Imagine stepping on a sharp pebble. Usually your first reaction is to pick your foot up as quickly as possible so you’re no longer standing on the little rock! You might limp around for a few seconds until your sole feels better, but at least you no longer have a painful object pressing into your lower limb. If the “pebble” or bump you step on happens to be a swollen tissue inside your body, however, the problem isn’t going to go away on its own. Every step will be painful. This is the case for someone with a neuroma.
A neuroma is a pinched nerve or a nerve tumor—a benign, though usually uncomfortable, thickening or growth in the nervous tissue. There are several ways it can form, but often it is related to irritation or trauma to the nerve. Rubbing, pinching, and sudden injuries can lead to painful swelling and inflammation. Since the nerve is then enlarged, using your foot also causes the damaged tissue to rub against other structures, aggravating the condition. While this can develop in almost any of the nerves in your feet, the one most commonly affected sits between the third and fourth toes. This is called Morton’s neuroma, and it can cause pain in the ball of the foot, tingling, burning, numbness in the toes, or even the sensation that you’re standing on a pebble. Since continued use tends to make the problem worse, neuromas generally do not get better without intentional intervention.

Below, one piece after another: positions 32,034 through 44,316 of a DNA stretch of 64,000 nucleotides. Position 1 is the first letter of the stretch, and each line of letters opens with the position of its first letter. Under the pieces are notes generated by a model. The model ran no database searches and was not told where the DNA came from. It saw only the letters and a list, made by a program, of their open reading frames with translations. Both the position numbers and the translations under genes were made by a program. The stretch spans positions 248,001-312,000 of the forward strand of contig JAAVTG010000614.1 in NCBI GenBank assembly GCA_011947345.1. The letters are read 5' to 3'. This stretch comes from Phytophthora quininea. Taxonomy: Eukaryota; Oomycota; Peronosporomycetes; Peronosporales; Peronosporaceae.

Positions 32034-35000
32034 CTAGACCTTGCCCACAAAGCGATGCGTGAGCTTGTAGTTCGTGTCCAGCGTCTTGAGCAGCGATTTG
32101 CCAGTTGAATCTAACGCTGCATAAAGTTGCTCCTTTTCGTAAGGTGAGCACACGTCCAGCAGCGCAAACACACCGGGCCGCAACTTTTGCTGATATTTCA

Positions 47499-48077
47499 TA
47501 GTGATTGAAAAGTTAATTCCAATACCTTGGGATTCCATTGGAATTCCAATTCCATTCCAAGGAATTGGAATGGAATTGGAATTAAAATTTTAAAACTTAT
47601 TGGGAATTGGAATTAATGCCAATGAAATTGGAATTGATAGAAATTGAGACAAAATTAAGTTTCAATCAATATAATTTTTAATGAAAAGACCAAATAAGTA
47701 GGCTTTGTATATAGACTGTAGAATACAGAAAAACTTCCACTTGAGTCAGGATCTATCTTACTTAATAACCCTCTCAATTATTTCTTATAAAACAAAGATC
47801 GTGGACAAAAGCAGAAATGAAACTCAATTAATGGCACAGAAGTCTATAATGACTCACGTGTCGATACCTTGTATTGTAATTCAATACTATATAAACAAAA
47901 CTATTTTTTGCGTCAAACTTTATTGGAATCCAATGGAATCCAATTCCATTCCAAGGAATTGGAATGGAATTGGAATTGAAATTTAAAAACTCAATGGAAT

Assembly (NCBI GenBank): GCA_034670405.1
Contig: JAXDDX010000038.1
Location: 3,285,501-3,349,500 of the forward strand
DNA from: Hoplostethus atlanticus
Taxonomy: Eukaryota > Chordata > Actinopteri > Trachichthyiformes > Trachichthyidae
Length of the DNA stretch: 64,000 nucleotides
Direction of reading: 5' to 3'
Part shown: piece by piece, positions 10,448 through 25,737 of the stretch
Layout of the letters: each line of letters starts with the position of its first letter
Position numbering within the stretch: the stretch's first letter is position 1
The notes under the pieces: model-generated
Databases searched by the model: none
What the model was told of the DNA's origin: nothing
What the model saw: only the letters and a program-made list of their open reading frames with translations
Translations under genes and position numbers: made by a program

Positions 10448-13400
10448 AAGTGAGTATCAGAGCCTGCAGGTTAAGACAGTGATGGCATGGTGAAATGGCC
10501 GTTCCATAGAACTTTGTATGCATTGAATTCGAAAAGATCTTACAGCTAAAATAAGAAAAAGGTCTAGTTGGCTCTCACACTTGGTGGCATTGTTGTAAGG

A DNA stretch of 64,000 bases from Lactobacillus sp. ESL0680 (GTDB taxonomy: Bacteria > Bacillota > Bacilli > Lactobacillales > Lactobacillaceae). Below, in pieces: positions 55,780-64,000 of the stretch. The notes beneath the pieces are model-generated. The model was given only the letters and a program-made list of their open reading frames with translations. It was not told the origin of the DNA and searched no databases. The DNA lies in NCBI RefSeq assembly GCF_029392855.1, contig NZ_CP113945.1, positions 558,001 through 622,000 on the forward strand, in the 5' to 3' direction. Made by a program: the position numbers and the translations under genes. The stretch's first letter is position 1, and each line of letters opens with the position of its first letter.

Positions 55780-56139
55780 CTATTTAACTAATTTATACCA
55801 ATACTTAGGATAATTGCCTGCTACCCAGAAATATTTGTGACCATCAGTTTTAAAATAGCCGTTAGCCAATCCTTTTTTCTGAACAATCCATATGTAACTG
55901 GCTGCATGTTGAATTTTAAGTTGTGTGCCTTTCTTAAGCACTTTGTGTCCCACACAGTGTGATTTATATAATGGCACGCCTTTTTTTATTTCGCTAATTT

The good news is that you have no reason to continue to suffer with your ball of the foot pain. Dr. Joel W. Brook and Dr. David R. Northcutt can offer you real relief from your discomfort and help you regain any mobility you may have lost from the discomfort. The doctors will perform a thorough examination of your feet and ankles to be sure you don’t have a stress fracture, metatarsalgia, or arthritis, which can have similar symptoms. They may request different diagnostic images, like digital X-rays, to be sure. Once they’ve properly diagnosed a neuroma, they can begin looking for the cause and for the best solution to eliminate your foot distress.
You’ll need to relieve pressure on the damaged nerve and reduce the swelling in the area. In most cases, this can be done conservatively, or without surgical intervention. You may need to change your shoes or add orthotics to provide extra padding under the injured structure or correct any preexisting conditions that are adding pressure to the balls of the feet. Resting the foot, icing the painful area, and massaging out the ball of the foot can all help as well. For stubborn discomfort, you may need a minimally invasive radiofrequency nerve ablation, or our NeuroTherm® procedure. This device disrupts the pain signals from the damaged tissues, offering you real relief. If all conservative measures fail and you find you still struggle with the discomfort, you may need surgery to decompress or remove the damaged section of the nerve.
Neuromas are irritated and swollen nervous tissues that can cause you intense pain and keep you off your feet for a while. You don’t have to let them control your life, however; with a little conservative intervention, you can restore your feet and ankles to good health. If you let the problem compound for too long, though, it can worsen to the point that only surgical intervention will help. Don’t wait until an invasive procedure is your only option for pain relief. Contact Dallas Podiatry Works for more information or an appointment and take care of the balls of your feet. Call either of our two offices—(972) 566-7474 for the Dallas location, or (972) 943-3323 for the Plano office—or visit the website contact page to reach us.